Feb 20 2022

Album Review: …And You Will Know Us By the Trail of Dead – Source Tags & Codes (#MWE)

I lived in Austin, Texas, for ten years. Trail of Dead are a band from Austin, Texas. And I suppose, based on my cursory listen to their most acclaimed album, that’s probably the only thing we have in common. Band member Conrad Keely has said that some songs on Source Tags & Codes are about the joy of living in Austin in the 90s, surrounded by night life revelry and people on illicit substances. I am happy to report I did similar things two decades later, walking the same streets, doing the same drugs. So I’m fairly surprised that, based on that experience, this is what the band came up with.

I know artists draw inspiration from everywhere, not just their surroundings. Sonically, it’s clear they weren’t influenced by the sounds of Central Texas. That’s fine, because generally speaking, neither am I. But I guess I’m just nonplussed by sullen, and how unimaginative the whole affair feels.

The music on Source Tags & Codes is not the music I would have come up with. It’s not even that I likely wouldn’t produce a Sonic Youth type of dissonant, dour indie rock. That much is true, but it’s beside the point. It’s that Austin is great city, where great memories are made. The city inspires, if not great music, at least memorable music. At best, you get the pristine, minimal indie chops of Spoon. At worst, you get boring AAA Grammy bait like Black Pumas. But Trail of Dead fall somewhere in the middle, and that might be even worse – with Source Tags & Codes, the band made a fairly unmemorable collection of songs. It’s 45 minutes of morose mid-aughts indie rock that washes over the listener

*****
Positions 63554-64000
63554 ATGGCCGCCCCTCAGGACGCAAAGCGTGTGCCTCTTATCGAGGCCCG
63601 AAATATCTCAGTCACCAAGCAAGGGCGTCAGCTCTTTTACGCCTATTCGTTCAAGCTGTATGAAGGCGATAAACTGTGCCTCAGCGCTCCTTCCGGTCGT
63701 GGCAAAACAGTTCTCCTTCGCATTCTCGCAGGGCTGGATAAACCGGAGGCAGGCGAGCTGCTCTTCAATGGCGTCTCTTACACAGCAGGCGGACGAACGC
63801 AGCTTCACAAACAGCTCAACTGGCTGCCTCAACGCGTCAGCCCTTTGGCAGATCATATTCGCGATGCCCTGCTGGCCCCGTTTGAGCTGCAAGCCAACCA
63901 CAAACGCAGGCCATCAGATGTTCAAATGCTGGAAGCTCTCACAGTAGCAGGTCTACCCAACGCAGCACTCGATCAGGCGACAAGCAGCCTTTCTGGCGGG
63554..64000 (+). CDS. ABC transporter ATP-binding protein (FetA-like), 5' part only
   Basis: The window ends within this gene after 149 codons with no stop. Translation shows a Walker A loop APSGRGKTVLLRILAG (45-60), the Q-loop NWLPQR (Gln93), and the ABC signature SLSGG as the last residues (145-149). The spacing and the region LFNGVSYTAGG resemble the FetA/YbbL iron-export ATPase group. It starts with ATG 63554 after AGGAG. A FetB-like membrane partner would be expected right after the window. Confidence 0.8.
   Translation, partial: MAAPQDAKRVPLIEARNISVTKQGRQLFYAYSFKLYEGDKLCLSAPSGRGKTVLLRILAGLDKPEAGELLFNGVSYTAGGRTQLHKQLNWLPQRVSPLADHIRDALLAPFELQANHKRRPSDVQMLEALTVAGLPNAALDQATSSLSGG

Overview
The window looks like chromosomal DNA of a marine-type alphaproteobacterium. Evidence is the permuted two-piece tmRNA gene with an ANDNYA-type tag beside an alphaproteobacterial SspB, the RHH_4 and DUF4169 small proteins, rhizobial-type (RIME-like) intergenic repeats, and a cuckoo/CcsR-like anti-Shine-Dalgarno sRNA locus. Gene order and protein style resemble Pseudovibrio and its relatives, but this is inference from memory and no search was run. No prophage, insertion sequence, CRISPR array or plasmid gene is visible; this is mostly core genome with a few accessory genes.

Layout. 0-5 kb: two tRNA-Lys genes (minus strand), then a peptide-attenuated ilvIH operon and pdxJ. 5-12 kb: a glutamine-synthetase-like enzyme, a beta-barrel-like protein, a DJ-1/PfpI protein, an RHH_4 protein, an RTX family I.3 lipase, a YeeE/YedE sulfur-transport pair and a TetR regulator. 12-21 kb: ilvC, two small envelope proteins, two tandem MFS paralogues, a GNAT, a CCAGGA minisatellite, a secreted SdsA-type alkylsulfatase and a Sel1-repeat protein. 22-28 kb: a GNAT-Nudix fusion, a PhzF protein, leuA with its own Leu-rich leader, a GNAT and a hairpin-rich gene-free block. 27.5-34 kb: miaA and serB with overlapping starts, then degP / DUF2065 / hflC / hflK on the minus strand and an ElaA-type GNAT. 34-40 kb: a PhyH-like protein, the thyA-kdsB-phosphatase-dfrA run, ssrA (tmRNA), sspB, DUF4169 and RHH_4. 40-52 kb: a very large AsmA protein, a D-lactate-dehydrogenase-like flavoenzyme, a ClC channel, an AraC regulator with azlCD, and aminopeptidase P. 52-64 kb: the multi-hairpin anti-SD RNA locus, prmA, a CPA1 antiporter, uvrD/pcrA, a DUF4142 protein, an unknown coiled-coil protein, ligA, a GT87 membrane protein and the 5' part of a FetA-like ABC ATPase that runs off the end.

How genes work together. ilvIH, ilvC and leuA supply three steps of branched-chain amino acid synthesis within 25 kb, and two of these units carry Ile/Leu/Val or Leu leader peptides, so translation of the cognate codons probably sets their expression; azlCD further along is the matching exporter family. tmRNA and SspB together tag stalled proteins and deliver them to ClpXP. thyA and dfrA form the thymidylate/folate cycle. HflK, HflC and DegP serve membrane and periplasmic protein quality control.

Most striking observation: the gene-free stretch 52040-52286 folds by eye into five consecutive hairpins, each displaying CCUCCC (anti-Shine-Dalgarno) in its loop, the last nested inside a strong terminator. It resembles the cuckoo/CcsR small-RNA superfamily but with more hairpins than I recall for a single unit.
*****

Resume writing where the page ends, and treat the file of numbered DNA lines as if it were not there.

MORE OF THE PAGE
I will say this about Source Tags & Codes: it keeps the listener engaged through a variety of approaches to the same general sound. “Another Morning Stoner” has the most memorable melody on the entire album. “Baudelaire” is angsty and angular. “Homage” is aggressive. “Heart In the Hand of the Matter” has some piano in there. But overall, the mood remains the same – it’s all a bit joyless, a bit unimaginative, and a bit indistinct. The end result leaves no lasting impression, which renders this writer a bit shocked, considering the heap of praise it received back in 2003. Perhaps it’s a matter of taste, but I find myself to be of an open mind, particularly in the realm of indie music. And Source Tags & Codes bored the hell out of me.

Score: 4/10